Home National After Chauvin’s murder conviction, protesters decry ongoing police brutality

After Chauvin’s murder conviction, protesters decry ongoing police brutality


As the nation held its breath, a jury convicted Derek Chauvin of murder and manslaughter in a Hennepin county court on Tuesday. While Minneapolis rejoiced in celebrating an uncommon occurrence of police accountability, young people who showed up at protest sites decried ongoing incidences of police brutality.    

Down the block from Chicago Ave. and 38th St., a hub of ongoing protest and memorialization, sits a park with a large open field. On one slope of the park letters spell out “Say Their Names.” Temporary gravestones, 133 in all, cover the field.  They bear the names of Black sisters, fathers, community members whose lives the police have taken. Over the summer of racial justice protests, local artists worked to create murals and installations that would reflect the gravity and possibility of the times. Passersby see names such as Tamir Rice, Philando Castille, and Rakia Boyd, as well as U.S. Army soldier Emantic Bradford Jr., Kwesi Ashun, and others whose stories did not receive national attention.  

At the autonomous zone known as the George Floyd Square, local residents gathered to reflect and hold space after Tuesday’s verdict.  

“This is important to the whole world,” said artist Natnael Bekele of Minneapolis, adding, “The whole world has felt the vengeance of police injustice.” Bekele was active in documenting the uprising and riots that took place last year. 

Unjust treatment at the hands of the police is a reoccurring experience for Bekele, who’s been targeted as a Black man and also someone who’s been housing transient.  He says that while he was staying at a hotel in the nearby city of Bloomington, staff there called the police on him for missing his checkout time by 30 minutes.  Bekele says he was waiting for a load of laundry to finish, which he needed to carry on his person. While he was next door at a restaurant, the police arrived and arrested him.  

“I know what it’s like to not only lose your humanity, but also your personal belongings, and in a way your manhood, and also your truth,” Bekele said. He filed a dispute to reclaim the laptop that had been seized from him the day of the arrest, but nothing came of it.  

Efrata Solomon, a high school student in St. Paul said she feels a sense of “huge relief after a gut-wrenching trial.” Still, she was dismayed after learning of the shooting of 16-year-old Ma’Khia Bryant in Columbus, Ohio. She said officers spend a disproportionate amount of time in weapons training and lack compassionate communication skills.  She said officers making traffic stops should not be allowed to use lethal force.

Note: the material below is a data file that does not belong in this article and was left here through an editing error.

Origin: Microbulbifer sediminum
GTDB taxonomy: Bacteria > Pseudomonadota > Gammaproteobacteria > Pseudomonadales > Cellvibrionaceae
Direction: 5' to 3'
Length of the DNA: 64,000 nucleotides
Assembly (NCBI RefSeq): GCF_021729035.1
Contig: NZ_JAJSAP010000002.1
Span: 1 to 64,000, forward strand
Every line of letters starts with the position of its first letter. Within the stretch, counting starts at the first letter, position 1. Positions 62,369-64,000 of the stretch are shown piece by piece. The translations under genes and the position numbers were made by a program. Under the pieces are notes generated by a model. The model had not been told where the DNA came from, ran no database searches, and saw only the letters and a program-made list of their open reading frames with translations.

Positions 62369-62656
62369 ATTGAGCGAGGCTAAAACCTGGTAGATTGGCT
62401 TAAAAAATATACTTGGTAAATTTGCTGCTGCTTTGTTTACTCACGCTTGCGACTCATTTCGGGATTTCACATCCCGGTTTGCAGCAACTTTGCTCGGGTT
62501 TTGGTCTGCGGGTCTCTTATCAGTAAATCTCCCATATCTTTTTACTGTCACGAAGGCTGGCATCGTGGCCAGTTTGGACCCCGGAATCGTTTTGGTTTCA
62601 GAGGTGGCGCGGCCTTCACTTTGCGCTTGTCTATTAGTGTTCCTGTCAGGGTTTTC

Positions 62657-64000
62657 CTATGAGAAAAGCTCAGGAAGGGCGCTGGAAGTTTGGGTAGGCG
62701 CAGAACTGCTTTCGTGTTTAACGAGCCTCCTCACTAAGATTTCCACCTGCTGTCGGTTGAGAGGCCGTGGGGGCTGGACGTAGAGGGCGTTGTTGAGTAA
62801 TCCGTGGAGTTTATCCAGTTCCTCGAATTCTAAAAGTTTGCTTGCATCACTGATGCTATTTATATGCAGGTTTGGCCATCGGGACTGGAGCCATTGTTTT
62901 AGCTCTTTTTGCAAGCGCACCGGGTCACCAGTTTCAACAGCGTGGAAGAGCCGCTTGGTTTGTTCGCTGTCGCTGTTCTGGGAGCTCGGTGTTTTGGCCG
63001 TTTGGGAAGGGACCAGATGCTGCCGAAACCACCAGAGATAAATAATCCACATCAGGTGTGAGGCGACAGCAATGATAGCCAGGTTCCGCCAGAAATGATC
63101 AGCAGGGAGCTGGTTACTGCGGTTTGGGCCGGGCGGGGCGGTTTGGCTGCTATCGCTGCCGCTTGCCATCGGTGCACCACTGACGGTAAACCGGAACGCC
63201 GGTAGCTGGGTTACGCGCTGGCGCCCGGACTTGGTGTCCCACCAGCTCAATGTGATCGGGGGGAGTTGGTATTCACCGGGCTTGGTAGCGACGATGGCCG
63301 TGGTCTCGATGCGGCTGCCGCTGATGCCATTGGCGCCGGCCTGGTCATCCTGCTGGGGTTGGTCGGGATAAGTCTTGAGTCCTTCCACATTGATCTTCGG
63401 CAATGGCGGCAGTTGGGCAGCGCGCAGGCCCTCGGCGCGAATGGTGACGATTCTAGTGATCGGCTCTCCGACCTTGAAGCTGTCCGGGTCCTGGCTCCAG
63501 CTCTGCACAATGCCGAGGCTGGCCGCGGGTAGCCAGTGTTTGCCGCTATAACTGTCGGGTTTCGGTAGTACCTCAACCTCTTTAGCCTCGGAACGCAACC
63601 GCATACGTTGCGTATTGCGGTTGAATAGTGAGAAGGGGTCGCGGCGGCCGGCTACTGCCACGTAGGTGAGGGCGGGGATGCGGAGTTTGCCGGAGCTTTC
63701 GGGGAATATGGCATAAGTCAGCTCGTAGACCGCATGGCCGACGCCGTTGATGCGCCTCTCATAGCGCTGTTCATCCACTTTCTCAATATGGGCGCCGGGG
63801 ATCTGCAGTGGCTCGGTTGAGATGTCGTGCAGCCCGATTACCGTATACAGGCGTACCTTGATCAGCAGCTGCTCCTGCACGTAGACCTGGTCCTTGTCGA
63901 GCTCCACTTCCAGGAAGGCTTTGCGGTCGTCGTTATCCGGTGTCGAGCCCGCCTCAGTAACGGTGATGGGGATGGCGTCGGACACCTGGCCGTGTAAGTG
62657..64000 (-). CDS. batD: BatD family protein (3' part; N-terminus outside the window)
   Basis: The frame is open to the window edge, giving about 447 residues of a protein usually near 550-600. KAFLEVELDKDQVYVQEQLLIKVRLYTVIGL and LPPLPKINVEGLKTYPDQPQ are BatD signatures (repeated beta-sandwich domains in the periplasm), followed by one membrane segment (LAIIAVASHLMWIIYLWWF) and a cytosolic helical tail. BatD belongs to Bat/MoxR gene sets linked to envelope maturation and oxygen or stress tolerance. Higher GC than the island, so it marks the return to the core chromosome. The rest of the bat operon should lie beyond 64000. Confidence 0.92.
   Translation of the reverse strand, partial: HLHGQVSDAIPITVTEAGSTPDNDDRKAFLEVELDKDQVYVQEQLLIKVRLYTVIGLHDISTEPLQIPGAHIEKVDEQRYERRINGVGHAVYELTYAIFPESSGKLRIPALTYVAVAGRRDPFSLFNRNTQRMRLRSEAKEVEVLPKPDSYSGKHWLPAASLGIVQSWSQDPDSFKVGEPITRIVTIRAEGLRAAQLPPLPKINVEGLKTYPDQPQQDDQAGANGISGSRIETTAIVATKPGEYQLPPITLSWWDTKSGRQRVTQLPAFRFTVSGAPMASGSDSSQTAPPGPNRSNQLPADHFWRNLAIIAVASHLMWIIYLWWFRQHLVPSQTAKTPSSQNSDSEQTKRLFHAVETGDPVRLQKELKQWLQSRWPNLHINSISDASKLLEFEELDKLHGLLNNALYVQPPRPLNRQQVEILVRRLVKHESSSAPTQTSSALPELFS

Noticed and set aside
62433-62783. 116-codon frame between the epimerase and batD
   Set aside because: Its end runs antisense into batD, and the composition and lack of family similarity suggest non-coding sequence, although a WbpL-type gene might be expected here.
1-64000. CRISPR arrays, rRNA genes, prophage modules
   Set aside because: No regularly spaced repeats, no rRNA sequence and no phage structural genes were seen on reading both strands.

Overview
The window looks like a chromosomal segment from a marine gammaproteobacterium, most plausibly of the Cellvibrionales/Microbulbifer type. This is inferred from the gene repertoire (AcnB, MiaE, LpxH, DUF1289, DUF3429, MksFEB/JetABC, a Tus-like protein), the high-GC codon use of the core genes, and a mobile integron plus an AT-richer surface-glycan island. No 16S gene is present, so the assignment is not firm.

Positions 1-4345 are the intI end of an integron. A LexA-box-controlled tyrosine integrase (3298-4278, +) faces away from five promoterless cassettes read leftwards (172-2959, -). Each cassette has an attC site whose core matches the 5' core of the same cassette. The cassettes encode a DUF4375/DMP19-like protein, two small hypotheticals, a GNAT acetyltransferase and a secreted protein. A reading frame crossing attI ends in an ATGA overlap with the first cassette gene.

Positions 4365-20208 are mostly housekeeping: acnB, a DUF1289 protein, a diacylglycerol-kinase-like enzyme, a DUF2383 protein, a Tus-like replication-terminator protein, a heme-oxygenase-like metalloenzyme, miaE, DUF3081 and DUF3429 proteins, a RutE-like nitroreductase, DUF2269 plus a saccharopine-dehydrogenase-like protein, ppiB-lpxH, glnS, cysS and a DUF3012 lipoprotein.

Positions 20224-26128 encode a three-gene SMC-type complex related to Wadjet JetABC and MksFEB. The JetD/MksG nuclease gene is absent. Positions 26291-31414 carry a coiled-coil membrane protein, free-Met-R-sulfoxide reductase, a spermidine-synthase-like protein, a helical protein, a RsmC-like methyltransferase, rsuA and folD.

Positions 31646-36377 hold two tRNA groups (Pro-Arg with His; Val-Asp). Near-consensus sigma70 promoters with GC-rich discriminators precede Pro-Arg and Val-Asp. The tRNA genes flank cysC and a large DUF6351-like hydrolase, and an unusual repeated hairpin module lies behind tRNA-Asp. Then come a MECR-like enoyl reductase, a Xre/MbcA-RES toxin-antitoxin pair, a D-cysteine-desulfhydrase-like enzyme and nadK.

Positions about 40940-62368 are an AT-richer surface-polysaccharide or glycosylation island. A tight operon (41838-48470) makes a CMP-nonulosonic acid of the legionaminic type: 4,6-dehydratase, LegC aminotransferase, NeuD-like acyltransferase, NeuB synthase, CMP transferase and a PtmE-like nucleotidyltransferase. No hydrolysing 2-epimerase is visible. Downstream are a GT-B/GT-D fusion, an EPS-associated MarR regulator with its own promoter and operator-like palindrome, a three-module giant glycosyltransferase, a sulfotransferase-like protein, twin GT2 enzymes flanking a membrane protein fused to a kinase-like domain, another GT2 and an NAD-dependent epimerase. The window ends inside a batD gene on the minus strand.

The New York Times reported that for every day of former MPD officer Derek Chauvin’s trial, police killings occurred throughout the nation. On the first day of trial, 13-year-old Adam Toledo, who was Latino, was shot and killed by an officer while raising his hands in the air; on the day the verdict was read, police shot and killed Bryant in Columbus.

A week earlier and ten miles from George Floyd Square, protesters marched demanding justice for Daunte Wright, the 20-year-old son and father killed during a traffic stop. Wright was Black, and Kim Potter, the officer who shot him while mistaking her gun for her taser, was white. During the traffic stop Brooklyn Center police officers determined he had an outstanding arrest warrant and attempted to take him into custody, which went awry. 

“Can you imagine the person you love the most calling you…” civil rights attorneyNekima Levy-Armstrong, said, “and then you not ever being able to hear their voice again because of the color of their skin?” Levy-Armstrong spoke outside the Brooklyn Center Police department last weekend alongside families who’ve lost loved ones to state violence. 

They were wearing bathrobes to bring attention to a Black Muslim teenager who was arrested along with her brother, the previous night.

Zaynab Mohamed, a community advocacy manager for the Council on American Islamic Relation (CAIR) said Wright was pulled over for having expired license plates. She mentioned a backlog in processing license plate renewals that’s occurred due to the pandemic, connecting Wright’s death both to the pandemic and institutional racism. Mohammed met with the Brooklyn Center City Council demanding that the chief of police and city manager, who’s overseen aggressive riot police tactics, be fired.  

“When we asked how many of the police officers live in the city, it was none,” she said. The City Council voted 3 to 2 to transfer command over the police department to the mayor, who also fired the city manager and accepted the resignation of the police chief.    

 Community organizations including CAIR have put forth nine bills to the Minnesota legislature to reshape policing.  They cover topics such as ending qualified immunity, which provides officers with broad legal protections, and enhancing civilian oversight. While those who bore witness to George Floyd’s murder, and chanted his name in the streets, see Chauvin’s conviction as historic, they continue to struggle for structural changes. 

Derek Chauvin is the second Minneapolis police officer to be convicted of murder.  The first was Mohammed Noor, a Somali officer who shot and killed a white woman named Justine Ruszczyk in 2017.

As the federal Department of Justice begins its investigation of the Minneapolis Police Department, people on the ground continue to push for justice that protects Black lives rather than memorializes their loss.